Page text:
1 You refuse to obey the claims of duty, honour, and gratitude.
2 I am not indebted for my present happiness to your eager desire of expressing your gratitude.
3 It is natural that obligation should be felt, and if I could feel gratitude, I would now thank you.
4 She expressed her gratitude again, but it was too painful a subject to each, to be dwelt on farther.
5 There is so much of gratitude or vanity in almost every attachment, that it is not safe to leave any to itself.
6 Neither duty, nor honour, nor gratitude," replied Elizabeth, "have any possible claim on me, in the present instance.
7 If gratitude and esteem are good foundations of affection, Elizabeth's change of sentiment will be neither improbable nor faulty.
8 Their taking her home, and affording her their personal protection and countenance, is such a sacrifice to her advantage as years of gratitude cannot enough acknowledge.
9 Elizabeth, though expecting no less, thanked him with tears of gratitude; and all three being actuated by one spirit, everything relating to their journey was speedily settled.
10 She was not equal, however, to much conversation, and when Miss Bingley left them together, could attempt little besides expressions of gratitude for the extraordinary kindness she was treated with.
11 His attachment excited gratitude, his general character respect; but she could not approve him; nor could she for a moment repent her refusal, or feel the slightest inclination ever to see him again.
12 Darcy, as well as Elizabeth, really loved them; and they were both ever sensible of the warmest gratitude towards the persons who, by bringing her into Derbyshire, had been the means of uniting them.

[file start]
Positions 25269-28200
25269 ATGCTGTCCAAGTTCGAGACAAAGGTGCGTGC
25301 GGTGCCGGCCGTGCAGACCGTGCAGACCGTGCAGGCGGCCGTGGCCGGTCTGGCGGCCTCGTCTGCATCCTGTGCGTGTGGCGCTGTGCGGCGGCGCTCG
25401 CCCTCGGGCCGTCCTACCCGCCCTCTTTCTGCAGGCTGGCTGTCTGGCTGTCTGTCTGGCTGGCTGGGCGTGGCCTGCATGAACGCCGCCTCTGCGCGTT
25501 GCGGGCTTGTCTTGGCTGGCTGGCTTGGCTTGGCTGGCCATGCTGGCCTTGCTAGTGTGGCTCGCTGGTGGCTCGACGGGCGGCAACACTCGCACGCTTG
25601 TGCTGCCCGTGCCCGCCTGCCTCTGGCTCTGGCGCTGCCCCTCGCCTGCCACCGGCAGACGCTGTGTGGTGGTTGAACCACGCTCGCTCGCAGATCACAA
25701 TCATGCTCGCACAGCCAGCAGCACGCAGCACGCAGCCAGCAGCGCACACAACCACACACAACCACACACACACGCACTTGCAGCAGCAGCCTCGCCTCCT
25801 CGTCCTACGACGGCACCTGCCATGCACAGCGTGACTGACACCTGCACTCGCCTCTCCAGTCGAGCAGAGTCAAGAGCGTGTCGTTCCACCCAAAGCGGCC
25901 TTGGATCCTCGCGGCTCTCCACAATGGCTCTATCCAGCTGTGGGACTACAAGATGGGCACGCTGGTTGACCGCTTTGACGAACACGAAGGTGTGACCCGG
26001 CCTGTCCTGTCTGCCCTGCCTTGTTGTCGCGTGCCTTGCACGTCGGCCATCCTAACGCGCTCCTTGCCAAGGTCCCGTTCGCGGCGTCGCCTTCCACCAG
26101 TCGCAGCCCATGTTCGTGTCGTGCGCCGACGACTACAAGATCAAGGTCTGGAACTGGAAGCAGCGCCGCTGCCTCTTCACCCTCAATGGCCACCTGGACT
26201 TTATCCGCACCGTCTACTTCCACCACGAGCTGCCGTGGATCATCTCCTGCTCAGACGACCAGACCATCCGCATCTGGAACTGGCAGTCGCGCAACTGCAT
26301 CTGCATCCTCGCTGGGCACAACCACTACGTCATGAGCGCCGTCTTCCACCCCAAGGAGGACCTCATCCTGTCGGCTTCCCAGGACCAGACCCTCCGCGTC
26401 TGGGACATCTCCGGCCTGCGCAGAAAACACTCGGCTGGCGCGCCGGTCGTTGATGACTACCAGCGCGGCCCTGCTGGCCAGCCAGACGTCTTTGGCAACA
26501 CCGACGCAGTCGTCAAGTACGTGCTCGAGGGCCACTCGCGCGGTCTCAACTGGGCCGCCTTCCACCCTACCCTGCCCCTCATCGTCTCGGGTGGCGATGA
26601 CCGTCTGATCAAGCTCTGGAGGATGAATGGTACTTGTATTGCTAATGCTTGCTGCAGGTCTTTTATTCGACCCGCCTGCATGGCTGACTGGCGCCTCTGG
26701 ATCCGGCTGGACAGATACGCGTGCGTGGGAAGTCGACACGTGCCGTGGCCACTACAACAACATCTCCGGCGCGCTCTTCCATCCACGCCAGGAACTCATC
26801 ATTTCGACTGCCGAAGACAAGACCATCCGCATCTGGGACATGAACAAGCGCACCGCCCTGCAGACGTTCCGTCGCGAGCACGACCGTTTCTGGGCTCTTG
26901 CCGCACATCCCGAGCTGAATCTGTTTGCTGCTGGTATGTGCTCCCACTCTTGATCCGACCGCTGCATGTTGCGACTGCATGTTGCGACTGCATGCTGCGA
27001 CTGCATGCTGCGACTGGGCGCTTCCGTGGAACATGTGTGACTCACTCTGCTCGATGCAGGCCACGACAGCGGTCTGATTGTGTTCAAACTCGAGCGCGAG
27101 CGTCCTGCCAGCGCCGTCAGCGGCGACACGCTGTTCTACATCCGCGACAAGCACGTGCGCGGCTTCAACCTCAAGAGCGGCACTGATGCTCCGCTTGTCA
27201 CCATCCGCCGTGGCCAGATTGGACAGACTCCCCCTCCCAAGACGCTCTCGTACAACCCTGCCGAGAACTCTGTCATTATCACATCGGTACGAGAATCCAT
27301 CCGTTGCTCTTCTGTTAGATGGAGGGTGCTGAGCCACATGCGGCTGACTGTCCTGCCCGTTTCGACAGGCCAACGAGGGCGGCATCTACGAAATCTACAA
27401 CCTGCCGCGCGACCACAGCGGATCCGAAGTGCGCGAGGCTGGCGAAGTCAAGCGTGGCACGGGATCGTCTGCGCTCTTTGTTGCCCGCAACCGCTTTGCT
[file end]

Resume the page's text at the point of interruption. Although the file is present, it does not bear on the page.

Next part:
13 The promised letter of thanks from Mr. Collins arrived on Tuesday, addressed to their father, and written with all the solemnity of gratitude which a twelvemonth's abode in the family might have prompted.
14 It was gratitude; gratitude, not merely for having once loved her, but for loving her still well enough to forgive all the petulance and acrimony of her manner in rejecting him, and all the unjust accusations accompanying her rejection.
15 Believe me, my dear sir, my gratitude is warmly excited by such affectionate attention; and depend upon it, you will speedily receive from me a letter of thanks for this, and for every other mark of your regard during my stay in Hertfordshire.
16 Elizabeth, feeling all the more than common awkwardness and anxiety of his situation, now forced herself to speak; and immediately, though not very fluently, gave him to understand that her sentiments had undergone so material a change, since the period to which he alluded, as to make her receive with gratitude and pleasure his present assurances.
17 Elizabeth, easy and unaffected, had been listened to with much more pleasure, though not playing half so well; and Mary, at the end of a long concerto, was glad to purchase praise and gratitude by Scotch and Irish airs, at the request of her younger sisters, who, with some of the Lucases, and two or three officers, joined eagerly in dancing at one end of the room.
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